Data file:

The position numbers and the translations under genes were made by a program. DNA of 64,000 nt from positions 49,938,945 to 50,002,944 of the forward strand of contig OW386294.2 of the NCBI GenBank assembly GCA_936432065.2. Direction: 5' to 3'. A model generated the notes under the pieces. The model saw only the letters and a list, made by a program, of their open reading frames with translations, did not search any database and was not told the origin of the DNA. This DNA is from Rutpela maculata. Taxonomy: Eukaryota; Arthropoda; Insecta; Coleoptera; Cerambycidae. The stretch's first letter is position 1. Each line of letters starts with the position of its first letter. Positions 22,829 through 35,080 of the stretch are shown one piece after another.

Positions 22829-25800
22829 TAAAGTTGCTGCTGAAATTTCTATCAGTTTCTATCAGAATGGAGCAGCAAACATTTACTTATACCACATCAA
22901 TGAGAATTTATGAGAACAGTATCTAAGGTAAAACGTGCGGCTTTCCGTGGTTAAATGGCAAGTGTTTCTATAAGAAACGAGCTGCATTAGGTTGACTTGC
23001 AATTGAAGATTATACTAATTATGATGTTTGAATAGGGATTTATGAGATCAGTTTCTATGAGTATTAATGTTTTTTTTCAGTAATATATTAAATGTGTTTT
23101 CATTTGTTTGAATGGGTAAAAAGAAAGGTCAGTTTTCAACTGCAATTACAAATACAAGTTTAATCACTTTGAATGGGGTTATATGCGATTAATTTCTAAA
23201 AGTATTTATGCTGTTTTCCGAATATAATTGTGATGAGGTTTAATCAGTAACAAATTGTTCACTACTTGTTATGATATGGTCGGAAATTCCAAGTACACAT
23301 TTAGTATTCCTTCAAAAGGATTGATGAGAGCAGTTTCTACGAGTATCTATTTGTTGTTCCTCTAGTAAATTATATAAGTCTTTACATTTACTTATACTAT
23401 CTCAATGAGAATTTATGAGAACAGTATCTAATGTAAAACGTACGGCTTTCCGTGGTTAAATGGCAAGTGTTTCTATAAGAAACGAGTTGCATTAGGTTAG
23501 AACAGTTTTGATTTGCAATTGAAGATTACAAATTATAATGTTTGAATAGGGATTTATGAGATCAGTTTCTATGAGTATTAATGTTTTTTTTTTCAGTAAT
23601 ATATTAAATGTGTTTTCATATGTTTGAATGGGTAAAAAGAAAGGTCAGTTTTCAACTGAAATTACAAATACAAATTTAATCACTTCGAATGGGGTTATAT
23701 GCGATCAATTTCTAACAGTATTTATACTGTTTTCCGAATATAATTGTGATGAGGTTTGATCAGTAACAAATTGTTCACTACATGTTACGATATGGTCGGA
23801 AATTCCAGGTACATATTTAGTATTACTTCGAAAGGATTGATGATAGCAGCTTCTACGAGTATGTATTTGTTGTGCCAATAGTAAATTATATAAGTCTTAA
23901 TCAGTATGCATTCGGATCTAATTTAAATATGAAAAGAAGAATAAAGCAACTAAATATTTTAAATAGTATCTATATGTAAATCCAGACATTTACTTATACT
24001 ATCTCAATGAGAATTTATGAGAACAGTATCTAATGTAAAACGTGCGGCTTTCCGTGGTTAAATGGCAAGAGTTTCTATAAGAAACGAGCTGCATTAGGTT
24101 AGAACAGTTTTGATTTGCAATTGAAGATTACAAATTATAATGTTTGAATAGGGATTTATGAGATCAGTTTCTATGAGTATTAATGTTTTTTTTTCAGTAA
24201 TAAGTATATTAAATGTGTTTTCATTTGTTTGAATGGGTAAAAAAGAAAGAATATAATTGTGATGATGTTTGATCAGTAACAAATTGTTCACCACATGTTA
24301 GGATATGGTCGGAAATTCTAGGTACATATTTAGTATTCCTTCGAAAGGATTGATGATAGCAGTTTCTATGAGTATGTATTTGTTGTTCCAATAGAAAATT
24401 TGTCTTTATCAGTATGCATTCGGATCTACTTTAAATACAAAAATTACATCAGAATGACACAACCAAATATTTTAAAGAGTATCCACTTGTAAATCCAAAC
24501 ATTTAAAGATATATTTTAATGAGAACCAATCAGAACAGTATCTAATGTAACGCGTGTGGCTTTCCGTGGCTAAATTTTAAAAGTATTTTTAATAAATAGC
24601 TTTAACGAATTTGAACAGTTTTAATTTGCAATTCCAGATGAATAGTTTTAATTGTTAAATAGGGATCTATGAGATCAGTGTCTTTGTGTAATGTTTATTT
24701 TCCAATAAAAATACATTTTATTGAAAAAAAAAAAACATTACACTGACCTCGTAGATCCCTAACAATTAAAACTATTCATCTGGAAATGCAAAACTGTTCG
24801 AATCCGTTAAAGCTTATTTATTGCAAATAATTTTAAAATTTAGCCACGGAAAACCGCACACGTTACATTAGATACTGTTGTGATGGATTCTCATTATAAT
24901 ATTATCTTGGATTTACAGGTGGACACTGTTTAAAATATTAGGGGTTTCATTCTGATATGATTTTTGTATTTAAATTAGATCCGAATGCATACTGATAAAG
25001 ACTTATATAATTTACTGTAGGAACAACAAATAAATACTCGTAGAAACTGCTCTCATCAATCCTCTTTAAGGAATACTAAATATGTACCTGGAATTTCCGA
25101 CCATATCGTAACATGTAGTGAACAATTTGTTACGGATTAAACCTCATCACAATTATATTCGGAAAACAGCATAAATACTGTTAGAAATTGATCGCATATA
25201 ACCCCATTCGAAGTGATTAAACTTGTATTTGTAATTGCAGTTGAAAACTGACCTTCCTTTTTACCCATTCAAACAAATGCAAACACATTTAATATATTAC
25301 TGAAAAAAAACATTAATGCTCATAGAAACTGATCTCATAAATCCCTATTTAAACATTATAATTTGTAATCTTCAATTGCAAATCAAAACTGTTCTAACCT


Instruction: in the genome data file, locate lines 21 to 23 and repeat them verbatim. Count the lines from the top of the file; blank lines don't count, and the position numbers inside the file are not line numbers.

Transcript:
24601 TTTAACGAATTTGAACAGTTTTAATTTGCAATTCCAGATGAATAGTTTTAATTGTTAAATAGGGATCTATGAGATCAGTGTCTTTGTGTAATGTTTATTT
24701 TCCAATAAAAATACATTTTATTGAAAAAAAAAAAACATTACACTGACCTCGTAGATCCCTAACAATTAAAACTATTCATCTGGAAATGCAAAACTGTTCG
24801 AATCCGTTAAAGCTTATTTATTGCAAATAATTTTAAAATTTAGCCACGGAAAACCGCACACGTTACATTAGATACTGTTGTGATGGATTCTCATTATAAT